Saturday, 26 February 2011

Big Zander Quest - I found my thrill, at Old Bury Hill (earlier)

Rising at three in the morning to prepare bait & tackle for a 4:30 departure and then embarking upon a one hundred and twenty mile journey on a maiden visit to ye olde english estate lake in pursuit of a monstrously large specimen of a certain imported 'pest' that at close of play, at end of day, must be thrown back! may seem like the height of folly to those unfortunates who never had their forelocks licked by the Angels of the Angle when they were but babes in arms
, but those lucky souls who were blessed thus know there's really nothing odd about it at all. After all... given less than half a chance, this is what all us anglers'll do!

It's tremendously exciting to roll unimpeded down a motorway through the predawn gloom and well on the way to some romantic notion of a destination that you have so far experienced only through the mediated realities of print and screen, and the apocryphal tales of initiates. The mouth simply waters and the mind froths over in babbling anticipation of the coming events of the day. How, you tell me, with such ridiculous, high-flown hopes and expectations thrust upon it can any angling day ever live up to its own promise?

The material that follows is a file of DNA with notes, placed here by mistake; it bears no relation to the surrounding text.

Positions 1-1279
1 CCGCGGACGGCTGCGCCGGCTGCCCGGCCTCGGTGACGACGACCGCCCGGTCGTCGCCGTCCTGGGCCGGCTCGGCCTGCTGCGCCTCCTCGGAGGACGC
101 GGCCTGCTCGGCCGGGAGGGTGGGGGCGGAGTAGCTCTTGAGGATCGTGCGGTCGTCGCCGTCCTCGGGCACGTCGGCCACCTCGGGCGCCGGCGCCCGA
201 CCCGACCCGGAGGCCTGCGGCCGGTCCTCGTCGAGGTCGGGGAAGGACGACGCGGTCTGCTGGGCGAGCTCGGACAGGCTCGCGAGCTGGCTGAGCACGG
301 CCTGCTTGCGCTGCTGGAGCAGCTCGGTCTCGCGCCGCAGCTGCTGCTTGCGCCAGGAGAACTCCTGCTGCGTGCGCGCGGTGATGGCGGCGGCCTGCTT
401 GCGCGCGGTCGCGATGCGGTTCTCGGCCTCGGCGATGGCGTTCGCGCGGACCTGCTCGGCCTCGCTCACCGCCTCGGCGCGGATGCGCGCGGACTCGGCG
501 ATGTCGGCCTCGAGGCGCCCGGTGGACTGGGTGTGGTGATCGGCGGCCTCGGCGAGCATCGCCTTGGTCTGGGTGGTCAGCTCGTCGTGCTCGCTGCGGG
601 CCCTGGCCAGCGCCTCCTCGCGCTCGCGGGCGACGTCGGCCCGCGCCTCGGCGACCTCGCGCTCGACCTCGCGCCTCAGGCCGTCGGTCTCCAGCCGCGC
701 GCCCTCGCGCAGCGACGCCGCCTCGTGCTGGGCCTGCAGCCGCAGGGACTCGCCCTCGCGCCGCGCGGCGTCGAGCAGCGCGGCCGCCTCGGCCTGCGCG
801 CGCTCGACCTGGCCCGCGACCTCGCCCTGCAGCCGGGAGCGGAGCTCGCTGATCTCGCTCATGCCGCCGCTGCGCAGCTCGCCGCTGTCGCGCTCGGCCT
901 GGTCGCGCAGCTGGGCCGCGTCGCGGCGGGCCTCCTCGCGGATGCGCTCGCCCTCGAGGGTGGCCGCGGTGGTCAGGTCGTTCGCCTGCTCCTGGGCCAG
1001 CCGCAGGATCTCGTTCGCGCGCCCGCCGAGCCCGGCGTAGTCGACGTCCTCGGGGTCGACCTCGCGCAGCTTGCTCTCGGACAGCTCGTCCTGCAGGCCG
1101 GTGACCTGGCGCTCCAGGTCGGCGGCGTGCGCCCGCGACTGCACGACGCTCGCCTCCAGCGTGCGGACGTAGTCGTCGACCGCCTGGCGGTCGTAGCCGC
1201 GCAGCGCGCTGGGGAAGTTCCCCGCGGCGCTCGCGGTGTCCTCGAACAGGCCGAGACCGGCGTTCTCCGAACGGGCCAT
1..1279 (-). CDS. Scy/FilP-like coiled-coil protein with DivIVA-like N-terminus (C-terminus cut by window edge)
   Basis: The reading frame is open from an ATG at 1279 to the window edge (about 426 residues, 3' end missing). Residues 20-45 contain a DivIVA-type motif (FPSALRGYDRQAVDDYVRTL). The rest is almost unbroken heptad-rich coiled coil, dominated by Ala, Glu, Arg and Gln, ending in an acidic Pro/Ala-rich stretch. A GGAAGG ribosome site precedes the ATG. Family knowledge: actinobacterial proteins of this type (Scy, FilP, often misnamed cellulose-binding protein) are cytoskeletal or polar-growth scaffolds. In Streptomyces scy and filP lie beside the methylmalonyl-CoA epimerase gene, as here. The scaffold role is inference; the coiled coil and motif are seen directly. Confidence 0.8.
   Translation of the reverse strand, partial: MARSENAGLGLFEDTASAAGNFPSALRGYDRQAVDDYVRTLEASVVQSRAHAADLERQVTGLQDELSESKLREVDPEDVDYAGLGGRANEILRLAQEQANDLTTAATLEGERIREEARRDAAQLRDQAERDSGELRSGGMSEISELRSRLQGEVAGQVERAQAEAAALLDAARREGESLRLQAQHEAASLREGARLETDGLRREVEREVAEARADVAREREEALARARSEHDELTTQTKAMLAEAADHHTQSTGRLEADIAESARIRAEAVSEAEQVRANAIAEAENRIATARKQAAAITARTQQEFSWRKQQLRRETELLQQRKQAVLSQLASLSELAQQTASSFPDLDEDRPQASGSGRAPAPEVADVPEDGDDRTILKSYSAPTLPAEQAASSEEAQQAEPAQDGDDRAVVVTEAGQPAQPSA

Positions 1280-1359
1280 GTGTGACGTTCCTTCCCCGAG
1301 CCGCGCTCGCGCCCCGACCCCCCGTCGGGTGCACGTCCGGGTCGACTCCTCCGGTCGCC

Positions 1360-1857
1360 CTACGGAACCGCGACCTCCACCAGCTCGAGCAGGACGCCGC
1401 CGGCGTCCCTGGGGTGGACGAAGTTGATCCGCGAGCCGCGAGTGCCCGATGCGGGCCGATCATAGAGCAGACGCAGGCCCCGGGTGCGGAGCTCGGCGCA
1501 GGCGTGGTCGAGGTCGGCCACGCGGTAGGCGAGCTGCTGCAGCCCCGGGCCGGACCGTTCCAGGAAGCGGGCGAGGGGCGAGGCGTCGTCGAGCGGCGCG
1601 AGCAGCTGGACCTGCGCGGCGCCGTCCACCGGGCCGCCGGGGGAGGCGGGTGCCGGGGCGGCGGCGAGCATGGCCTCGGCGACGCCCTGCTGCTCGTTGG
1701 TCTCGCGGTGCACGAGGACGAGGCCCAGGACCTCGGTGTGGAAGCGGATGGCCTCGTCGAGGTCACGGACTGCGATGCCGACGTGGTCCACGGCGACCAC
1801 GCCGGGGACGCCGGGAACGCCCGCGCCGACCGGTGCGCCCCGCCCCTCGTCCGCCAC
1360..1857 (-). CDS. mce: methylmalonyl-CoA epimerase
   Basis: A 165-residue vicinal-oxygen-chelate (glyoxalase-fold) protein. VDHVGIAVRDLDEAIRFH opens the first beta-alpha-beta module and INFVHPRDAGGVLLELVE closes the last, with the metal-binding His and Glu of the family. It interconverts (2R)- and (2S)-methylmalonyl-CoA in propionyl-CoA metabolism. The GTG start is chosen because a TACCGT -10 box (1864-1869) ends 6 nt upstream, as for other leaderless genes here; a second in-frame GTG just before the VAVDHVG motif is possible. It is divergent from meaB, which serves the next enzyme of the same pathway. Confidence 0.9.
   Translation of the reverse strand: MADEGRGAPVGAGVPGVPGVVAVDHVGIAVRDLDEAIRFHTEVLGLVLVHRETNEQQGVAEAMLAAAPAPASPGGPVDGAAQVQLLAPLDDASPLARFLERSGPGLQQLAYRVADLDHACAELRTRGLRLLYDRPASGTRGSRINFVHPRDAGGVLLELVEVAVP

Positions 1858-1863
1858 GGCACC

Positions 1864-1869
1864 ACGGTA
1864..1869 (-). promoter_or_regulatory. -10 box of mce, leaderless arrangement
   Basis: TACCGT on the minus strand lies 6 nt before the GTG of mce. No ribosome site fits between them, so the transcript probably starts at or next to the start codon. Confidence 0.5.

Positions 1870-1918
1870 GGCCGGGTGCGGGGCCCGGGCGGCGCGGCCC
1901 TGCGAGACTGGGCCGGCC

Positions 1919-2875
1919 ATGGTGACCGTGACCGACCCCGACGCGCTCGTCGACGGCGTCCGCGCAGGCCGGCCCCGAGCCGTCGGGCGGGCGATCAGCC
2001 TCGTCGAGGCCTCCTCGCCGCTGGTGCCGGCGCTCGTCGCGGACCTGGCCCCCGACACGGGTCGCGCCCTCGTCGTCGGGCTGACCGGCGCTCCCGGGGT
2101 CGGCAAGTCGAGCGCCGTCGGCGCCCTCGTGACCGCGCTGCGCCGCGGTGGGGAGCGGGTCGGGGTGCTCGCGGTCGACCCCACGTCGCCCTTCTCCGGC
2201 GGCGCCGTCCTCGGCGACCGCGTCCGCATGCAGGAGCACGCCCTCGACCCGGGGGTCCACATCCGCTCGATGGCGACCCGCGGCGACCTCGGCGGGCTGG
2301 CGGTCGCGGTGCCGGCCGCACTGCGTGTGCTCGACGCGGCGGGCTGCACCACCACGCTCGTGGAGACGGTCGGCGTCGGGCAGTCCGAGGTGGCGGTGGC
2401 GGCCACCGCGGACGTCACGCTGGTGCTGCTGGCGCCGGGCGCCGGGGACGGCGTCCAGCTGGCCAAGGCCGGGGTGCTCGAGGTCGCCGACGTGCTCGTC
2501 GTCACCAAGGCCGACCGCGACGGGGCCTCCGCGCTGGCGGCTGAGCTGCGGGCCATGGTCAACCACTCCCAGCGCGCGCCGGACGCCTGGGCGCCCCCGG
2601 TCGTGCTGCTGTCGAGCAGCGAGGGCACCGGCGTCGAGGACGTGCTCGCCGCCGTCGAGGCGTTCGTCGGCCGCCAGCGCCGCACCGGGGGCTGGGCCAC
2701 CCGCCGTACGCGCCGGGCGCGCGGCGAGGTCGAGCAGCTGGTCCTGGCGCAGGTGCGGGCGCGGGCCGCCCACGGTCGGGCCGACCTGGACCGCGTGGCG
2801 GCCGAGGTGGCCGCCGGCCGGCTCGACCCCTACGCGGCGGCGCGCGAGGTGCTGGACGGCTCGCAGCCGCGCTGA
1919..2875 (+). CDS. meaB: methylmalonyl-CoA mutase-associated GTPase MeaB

They'd switched the fog machines off by the time we'd got to the pegs, unfortunately

We arrived in a proper pea-souper fog (I think the management lay it on, special like, for visiting tench and zander anglers...) at seven sharp and found a gaggle of other anglers milling around outside the locked gates. Not surprisingly, all talk was of zander because Old Bury Hill, Dorking, the fishery we were about to enter is the Mecca of the South when it comes to this particular fish. It's a blinding pike fishery if quantity is what you want, and the carp fishing is good too I've heard, but it is rightly and justifiably famous principally for its head of hefty zeds.

Well, my expectations were stratospherically sky-high. I was all out for a double-figure zander, or nothing... I didn't want pike, though pike was what I was sure we'd get as the mainstay of the day if my research was anything to go by.